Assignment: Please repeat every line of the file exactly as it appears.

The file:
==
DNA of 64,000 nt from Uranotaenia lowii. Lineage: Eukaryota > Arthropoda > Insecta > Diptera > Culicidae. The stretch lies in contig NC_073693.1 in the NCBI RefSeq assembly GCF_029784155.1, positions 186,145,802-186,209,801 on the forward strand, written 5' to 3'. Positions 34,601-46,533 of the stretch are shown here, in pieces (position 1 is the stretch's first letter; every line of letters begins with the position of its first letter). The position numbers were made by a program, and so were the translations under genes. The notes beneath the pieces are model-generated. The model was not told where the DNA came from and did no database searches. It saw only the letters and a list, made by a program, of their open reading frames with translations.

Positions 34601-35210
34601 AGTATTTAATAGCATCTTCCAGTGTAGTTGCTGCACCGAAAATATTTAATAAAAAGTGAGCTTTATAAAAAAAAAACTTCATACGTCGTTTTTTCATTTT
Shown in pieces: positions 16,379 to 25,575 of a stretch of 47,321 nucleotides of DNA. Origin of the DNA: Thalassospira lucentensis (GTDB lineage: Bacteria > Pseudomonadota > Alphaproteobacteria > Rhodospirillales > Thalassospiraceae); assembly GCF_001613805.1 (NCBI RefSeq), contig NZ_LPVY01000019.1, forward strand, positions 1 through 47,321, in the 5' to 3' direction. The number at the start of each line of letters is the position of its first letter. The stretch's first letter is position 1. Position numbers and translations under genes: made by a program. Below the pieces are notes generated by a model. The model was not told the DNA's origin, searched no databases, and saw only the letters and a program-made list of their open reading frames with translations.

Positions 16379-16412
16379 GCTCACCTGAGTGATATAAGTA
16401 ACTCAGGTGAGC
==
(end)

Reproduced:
DNA of 64,000 nt from Uranotaenia lowii. Lineage: Eukaryota > Arthropoda > Insecta > Diptera > Culicidae. The stretch lies in contig NC_073693.1 in the NCBI RefSeq assembly GCF_029784155.1, positions 186,145,802-186,209,801 on the forward strand, written 5' to 3'. Positions 34,601-46,533 of the stretch are shown here, in pieces (position 1 is the stretch's first letter; every line of letters begins with the position of its first letter). The position numbers were made by a program, and so were the translations under genes. The notes beneath the pieces are model-generated. The model was not told where the DNA came from and did no database searches. It saw only the letters and a list, made by a program, of their open reading frames with translations.

Positions 34601-35210
34601 AGTATTTAATAGCATCTTCCAGTGTAGTTGCTGCACCGAAAATATTTAATAAAAAGTGAGCTTTATAAAAAAAAAACTTCATACGTCGTTTTTTCATTTT
Shown in pieces: positions 16,379 to 25,575 of a stretch of 47,321 nucleotides of DNA. Origin of the DNA: Thalassospira lucentensis (GTDB lineage: Bacteria > Pseudomonadota > Alphaproteobacteria > Rhodospirillales > Thalassospiraceae); assembly GCF_001613805.1 (NCBI RefSeq), contig NZ_LPVY01000019.1, forward strand, positions 1 through 47,321, in the 5' to 3' direction. The number at the start of each line of letters is the position of its first letter. The stretch's first letter is position 1. Position numbers and translations under genes: made by a program. Below the pieces are notes generated by a model. The model was not told the DNA's origin, searched no databases, and saw only the letters and a program-made list of their open reading frames with translations.

Positions 16379-16412
16379 GCTCACCTGAGTGATATAAGTA
16401 ACTCAGGTGAGC